Surfboards, hot rods, and polka-dot bikinis are props for the iconic California band of the 1960s: The Beach Boys. Brothers Brian, Dennis, and Carl Wilson, their cousin, Mike Love, and Brian's high school friend, Al Jardine, got together in their hometown of Hawthorne, CA to record a novelty track, "Surfin'", which became a 1961 hit in the LA area under the name "the Pendletones." They would rename themselves the Beach Boys, and signed with Capitol for their 1962 album debut, Surfin' Safari. The next few years, they scored a string of surf-rock hits (though only Dennis actually surfed): "Surfin' Safari", "Surfin' USA", and "Surfer Girl." Some of their most popular tunes, not necessarily surfing-related, emerged between 1963 and 1965: "Little Deuce Coupe", "Help Me, Rhonda", and "California Girls" were a few of the hits that cemented their legendary sound: Summery, carefree pop with gorgeous harmonies rarely matched in the years since.
By 1964, Brian was no longer touring with the group, confining himself to the studio as a group member and producer—Bruce Johnston would be his replacement on the road. Inspired by the Beatles' Rubber Soul in 1965, Brian and the rest of the group set out to make a more mature pop record, releasing Pet Sounds in 1966. Its songs are widely considered to be the Beach Boys' very best, and its lush aesthetic and ornate production influenced pop for years to come. While not a hit in America at the time, it was very popular abroad, and later that year, the single "Good Vibrations" was released, another hit indicative of their studio innovation. Working towards a follow-up to Pet Sounds proved troublesome, as Brian worked with lyricist Van Dyke Parks on a legendarily unreleased project called SMiLE. His drug consumption and mental instability alienated him from the rest of the group, and his attempts at competing with the Beatles' innovation were foiled by the 1967 release of Sgt. Pepper's Lonely Hearts Club Band.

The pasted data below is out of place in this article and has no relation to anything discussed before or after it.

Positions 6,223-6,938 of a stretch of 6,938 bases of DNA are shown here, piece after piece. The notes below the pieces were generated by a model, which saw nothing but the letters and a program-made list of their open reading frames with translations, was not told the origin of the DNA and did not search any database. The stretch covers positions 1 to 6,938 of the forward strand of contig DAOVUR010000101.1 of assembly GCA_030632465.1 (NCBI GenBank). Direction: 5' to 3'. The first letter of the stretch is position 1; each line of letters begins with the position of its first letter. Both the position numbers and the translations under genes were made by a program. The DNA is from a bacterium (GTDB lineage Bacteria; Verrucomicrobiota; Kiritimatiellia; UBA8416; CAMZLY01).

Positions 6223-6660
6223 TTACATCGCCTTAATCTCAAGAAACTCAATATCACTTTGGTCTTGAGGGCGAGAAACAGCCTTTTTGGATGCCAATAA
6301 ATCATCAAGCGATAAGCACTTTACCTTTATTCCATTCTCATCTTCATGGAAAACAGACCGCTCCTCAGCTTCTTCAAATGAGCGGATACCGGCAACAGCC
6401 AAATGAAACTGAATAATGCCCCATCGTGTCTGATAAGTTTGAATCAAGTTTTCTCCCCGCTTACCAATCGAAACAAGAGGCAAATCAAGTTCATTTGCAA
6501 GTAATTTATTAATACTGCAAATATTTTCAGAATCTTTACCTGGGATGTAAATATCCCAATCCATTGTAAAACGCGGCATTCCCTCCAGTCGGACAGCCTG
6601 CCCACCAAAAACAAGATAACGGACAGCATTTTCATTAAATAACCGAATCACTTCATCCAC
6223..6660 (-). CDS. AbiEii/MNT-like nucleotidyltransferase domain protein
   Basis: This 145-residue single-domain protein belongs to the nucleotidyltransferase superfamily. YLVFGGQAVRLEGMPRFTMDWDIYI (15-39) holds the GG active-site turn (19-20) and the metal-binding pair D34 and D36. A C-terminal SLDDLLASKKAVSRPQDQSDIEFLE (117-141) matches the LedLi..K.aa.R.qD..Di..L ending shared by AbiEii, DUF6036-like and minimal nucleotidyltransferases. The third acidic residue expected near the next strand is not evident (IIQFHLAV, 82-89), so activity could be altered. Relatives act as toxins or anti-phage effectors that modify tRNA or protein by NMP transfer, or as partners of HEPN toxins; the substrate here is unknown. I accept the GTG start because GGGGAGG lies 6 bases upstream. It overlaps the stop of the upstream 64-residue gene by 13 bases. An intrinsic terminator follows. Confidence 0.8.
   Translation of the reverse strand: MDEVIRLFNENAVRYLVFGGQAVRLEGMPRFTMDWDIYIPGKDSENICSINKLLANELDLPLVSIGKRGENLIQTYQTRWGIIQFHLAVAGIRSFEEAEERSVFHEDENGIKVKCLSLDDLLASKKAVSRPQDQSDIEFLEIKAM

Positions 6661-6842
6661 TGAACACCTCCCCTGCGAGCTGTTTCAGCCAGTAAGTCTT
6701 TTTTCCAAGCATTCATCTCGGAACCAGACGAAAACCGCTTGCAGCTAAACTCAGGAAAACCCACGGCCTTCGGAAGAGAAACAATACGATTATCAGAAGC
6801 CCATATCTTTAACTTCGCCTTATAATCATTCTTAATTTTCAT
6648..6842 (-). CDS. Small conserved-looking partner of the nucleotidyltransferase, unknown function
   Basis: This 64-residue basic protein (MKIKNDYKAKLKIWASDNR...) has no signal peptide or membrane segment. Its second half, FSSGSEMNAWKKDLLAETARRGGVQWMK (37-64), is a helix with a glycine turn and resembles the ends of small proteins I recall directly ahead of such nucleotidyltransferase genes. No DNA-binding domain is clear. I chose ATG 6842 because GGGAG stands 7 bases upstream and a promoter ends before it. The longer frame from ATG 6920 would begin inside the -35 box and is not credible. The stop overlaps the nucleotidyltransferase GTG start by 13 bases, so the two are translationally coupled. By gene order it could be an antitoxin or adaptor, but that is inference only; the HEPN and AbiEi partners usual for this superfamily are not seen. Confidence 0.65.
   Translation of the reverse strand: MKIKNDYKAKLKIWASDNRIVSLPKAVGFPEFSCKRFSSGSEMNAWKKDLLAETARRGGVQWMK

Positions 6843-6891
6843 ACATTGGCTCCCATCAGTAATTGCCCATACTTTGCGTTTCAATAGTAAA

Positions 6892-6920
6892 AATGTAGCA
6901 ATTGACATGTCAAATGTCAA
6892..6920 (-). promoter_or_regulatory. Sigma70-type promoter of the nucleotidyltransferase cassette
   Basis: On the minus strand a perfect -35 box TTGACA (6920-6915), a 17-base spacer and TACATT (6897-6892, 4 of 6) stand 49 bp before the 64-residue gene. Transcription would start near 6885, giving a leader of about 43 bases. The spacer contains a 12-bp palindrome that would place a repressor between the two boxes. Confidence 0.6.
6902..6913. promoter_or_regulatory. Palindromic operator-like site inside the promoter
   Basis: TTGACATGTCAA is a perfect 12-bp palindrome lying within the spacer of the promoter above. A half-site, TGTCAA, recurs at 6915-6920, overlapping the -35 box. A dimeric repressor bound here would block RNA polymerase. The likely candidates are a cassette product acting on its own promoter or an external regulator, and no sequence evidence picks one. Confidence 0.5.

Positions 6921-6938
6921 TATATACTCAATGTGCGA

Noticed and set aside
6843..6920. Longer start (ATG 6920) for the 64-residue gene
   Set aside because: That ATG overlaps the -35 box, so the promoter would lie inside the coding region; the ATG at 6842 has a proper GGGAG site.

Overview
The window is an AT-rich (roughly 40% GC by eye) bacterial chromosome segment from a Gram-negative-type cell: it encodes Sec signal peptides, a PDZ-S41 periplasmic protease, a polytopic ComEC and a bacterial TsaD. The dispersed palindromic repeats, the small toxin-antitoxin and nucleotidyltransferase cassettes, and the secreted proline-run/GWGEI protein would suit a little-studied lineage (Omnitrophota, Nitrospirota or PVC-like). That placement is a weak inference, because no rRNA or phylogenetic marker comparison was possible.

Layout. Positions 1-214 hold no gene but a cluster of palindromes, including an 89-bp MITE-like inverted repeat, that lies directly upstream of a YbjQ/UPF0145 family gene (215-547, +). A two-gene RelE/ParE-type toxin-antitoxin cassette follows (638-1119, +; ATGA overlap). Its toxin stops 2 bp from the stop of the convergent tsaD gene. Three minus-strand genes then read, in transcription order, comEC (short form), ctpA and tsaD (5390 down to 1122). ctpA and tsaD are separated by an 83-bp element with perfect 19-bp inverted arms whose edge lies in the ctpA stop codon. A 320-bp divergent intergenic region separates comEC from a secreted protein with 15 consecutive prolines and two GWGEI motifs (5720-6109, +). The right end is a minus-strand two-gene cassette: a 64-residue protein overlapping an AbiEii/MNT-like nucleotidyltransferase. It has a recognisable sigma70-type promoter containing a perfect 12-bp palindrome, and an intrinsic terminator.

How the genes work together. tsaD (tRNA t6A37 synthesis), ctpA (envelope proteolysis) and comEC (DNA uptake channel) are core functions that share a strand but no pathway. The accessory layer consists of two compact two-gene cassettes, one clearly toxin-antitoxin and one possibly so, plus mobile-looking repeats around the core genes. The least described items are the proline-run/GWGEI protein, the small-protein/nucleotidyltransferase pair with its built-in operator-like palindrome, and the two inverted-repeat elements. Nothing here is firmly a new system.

The group released the fractured, peculiar Smiley Smile in 1967 instead, featuring several of the songs they had been working on for SMiLE. Around this time, they lost the edge and popularity they formerly had with young record-buyers, and while they continued to produce stellar (if oddball) pop—1967's Wild Honey, 1968's Friends, and 1969's 20/20 all stand up really well, though overlooked at the time—these records went mostly overlooked. Their line-up would shift a decent amount as the '70s set in, with a more shared approach to songwriting and production taking place—you'd hear touring members Blondie Chaplin and Ricky Fataar on the records alongside the Wilsons and Bruce Johnston. They released their share of notable records in the '70s, including 1973's Holland and Brian's dramatic comeback records: 1976's 15 Big Ones and the following year's Love You. That said, the innovative Pet Sounds and earlier surf rock hits would remain the high notes in their history—a fact reflected in the band's eventual evolution into a touring nostalgia act, with Brian and Dennis fully disengaged from the group. The 1974 Endless Summer compilation, a collection of their earlier hits, was a surprise bestseller, and still remains one of the band's highest-selling releases.
Although Brian's mental health was the Achilles' heel of the band, it was his brothers who made the surprise exits: Dennis drowned in 1983 after a single album, the cult classic Pacific Ocean Blue in 1977, and Carl, who left the group in the early '80s around the same time as Brian and Dennis, tragically succumbed to cancer in 1998. There were a handful of "Beach Boys" releases during the '80s and '90s, and they scored a hit in 1988 with "Kokomo", but most activity from their camp consisted of Brian's solo career—in 2004, he completed the SMiLE project with the assistance of Van Dyke Parks and the Wondermints—and the touring group led by Love.